HBO Max has a surprising hit among critics on Rotten Tomatoes with its latest comedy series. Rain Dogs launched this year and fans are finally getting to see what Daisy May Cooper and her collaborators are bringing to the table. As of right now, the HBO Max comedy show has a 100% score on Rotten Tomatoes. Strangely, Rain Dogs' audience score is hovering around a 60%. That might make a little sense as there are only 10 user ratings at the time of writing. However, for a series that didn't have the massive marketing push that series like The Last of Us or House of the Dragon did, it's a pretty good initial showing!
For those who haven't checked out the HBO Max comedy yet, here's a short synopsis from the streamer: "From the brilliant new voice of Cash Carraway, RAIN DOGS is an unconventional love story between a working class single mum, her 10-year-old daughter, and a privileged gay man. The dark comedy stars Daisy May Cooper, Jack Farthing, Ronke Adekoluejo, Adrian Edmondson and Fleur Tashjian in her debut role, as a dysfunctional family on the fringes of society attempting to go straight in a crooked world."
What Inspired Rain Dogs And The Comedians Behind It?
Daisy May Cooper actually sat down with Deadline to talk about her career last year. In the conversation, she talked about experiences trying to get this kind of original work off the ground. The landscape for projects like this one can be especially precarious. However, Rain Dogs stands as proof it can be done.
"Well it made us laugh and it made mum laugh and we just thought 'Well fuck it if mum's laughing then we must be onto something.'," Cooper mused. "We didn't even have a laptop – most of it was written on a small Argos pad and then typed up in the library. But we sent it to literally every production company in Britain and when [Starstruck and Catastrophe] producer Avalon showed interest we thought 'There must be something in this.'."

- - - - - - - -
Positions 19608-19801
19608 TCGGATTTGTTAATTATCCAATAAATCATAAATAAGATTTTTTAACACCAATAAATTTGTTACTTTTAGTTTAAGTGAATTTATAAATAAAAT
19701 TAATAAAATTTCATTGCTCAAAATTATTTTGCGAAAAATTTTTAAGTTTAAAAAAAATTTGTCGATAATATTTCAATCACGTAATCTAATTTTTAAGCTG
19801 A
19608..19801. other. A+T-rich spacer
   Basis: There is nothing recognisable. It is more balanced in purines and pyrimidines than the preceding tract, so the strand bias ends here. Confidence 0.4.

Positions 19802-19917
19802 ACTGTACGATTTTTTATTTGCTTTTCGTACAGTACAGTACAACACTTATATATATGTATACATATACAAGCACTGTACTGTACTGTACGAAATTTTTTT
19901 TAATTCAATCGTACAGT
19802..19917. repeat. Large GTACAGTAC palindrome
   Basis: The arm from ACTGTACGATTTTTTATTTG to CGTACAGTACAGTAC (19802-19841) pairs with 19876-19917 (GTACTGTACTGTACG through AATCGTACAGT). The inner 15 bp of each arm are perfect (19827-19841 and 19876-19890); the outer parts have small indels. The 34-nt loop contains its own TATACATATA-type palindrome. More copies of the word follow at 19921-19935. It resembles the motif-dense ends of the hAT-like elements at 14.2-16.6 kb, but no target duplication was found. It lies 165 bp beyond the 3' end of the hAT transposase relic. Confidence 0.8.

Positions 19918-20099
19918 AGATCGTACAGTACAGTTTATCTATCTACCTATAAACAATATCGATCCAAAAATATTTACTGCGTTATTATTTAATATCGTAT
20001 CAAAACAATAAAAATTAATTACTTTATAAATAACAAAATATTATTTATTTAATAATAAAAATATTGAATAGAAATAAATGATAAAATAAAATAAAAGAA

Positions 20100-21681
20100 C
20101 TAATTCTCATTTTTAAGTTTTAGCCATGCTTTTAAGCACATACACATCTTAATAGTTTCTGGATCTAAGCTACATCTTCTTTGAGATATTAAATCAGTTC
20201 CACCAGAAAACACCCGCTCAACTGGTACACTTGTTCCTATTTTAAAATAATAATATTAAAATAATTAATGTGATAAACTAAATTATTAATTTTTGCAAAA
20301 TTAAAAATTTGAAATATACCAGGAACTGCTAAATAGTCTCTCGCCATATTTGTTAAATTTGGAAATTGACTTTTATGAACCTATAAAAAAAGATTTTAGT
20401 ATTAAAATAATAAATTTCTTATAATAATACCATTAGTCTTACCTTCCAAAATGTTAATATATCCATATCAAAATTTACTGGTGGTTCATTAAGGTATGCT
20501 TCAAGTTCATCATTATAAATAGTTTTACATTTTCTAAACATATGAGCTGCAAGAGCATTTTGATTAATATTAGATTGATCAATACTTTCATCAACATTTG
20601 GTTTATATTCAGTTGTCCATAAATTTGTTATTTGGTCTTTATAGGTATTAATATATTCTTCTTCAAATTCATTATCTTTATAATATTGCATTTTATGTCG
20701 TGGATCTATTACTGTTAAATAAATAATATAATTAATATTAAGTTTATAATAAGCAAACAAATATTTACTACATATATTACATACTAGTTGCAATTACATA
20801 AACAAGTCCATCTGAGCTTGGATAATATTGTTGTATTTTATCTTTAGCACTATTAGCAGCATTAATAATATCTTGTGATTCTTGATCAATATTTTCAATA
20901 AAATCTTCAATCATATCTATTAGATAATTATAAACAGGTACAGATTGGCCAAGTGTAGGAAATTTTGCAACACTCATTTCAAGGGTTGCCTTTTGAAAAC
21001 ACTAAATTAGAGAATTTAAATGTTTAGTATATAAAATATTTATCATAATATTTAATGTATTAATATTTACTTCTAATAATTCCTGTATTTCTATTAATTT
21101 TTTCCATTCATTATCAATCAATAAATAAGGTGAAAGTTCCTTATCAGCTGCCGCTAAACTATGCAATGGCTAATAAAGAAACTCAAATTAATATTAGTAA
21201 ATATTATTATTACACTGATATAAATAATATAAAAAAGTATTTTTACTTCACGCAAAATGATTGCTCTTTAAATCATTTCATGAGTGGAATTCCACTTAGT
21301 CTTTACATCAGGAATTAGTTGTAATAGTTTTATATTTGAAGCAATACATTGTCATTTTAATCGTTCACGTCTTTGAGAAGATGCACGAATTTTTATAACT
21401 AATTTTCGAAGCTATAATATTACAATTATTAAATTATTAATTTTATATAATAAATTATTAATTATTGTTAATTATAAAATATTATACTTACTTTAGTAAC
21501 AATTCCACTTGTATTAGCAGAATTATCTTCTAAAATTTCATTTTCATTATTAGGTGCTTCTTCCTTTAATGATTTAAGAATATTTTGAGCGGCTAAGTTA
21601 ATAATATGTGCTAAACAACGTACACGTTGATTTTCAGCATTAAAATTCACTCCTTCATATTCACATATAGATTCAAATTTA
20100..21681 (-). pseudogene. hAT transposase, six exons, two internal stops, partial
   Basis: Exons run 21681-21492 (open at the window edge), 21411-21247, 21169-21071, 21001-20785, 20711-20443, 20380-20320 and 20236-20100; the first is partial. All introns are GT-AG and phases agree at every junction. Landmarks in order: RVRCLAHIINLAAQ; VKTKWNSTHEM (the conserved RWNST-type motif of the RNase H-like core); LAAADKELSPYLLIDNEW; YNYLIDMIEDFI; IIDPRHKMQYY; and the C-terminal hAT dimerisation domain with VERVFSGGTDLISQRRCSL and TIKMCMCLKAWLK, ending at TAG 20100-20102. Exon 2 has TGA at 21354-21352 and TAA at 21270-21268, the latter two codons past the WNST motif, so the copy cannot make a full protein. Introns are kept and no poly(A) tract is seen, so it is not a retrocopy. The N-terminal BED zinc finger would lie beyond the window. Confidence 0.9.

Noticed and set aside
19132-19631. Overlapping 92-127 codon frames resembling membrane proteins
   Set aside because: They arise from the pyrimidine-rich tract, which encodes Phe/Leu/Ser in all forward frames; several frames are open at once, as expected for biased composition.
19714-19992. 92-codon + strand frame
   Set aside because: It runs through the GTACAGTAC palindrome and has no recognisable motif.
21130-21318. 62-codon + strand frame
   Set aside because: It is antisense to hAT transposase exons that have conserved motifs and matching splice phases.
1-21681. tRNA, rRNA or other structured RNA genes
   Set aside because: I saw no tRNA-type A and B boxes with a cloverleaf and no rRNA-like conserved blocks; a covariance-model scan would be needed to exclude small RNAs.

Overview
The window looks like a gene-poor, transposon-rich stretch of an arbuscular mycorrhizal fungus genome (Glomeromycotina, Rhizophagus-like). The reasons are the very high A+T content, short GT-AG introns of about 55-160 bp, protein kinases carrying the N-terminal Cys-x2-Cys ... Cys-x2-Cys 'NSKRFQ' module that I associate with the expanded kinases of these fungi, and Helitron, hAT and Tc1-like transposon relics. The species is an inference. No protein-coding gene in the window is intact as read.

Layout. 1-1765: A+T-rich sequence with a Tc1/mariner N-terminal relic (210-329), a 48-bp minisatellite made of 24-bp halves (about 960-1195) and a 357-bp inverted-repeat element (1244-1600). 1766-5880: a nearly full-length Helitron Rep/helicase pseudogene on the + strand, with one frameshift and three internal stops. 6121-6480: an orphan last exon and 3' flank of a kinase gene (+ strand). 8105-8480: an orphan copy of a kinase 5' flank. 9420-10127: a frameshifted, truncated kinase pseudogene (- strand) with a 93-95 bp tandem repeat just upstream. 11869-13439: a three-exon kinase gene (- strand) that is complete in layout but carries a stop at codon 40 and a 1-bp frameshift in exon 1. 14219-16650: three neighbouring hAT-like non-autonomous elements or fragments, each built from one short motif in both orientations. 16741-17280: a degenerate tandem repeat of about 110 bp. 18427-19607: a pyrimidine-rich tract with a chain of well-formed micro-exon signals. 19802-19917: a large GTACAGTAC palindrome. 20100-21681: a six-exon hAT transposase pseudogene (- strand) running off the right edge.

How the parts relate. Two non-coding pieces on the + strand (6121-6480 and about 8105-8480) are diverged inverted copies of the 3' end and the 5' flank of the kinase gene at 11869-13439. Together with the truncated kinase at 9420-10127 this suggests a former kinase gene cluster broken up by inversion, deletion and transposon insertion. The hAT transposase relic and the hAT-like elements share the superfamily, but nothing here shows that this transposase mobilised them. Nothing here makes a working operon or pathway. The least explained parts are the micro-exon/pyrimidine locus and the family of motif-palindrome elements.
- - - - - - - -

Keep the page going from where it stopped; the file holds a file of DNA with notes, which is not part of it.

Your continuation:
"Scripts can fall into the wrong hands and that's what destroyed the initial pilot for us," she added. "Writing about that [in my autobiography] was therapeutic for me. I wanted to let those people [who worked on the pilot] know how hard it was for us to feel like we were at rock-bottom and be treated like that."
In that interview, the writer also shared that she's happy to see a lot of shows blur the line between comedy and drama. "You're not being truthful if you don't put both elements in," she elaborated. "I've always thought to myself when watching serious cop dramas: 'What if the policeman needs to fart in the car?'. That's why [Emerald Fennell's Oscar-winning feature] Promising Young Woman was just so good. Shit like that really does happen."
Have you managed to catch this HBO Max series yet? Let us know down in the comments!